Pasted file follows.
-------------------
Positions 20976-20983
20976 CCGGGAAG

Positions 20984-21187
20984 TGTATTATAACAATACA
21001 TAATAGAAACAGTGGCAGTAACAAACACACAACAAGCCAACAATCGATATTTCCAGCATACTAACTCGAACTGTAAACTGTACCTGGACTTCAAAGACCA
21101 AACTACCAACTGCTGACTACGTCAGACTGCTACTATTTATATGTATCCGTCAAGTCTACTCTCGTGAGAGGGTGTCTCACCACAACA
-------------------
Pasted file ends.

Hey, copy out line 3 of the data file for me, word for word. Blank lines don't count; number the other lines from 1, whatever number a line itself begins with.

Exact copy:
Positions 20984-21187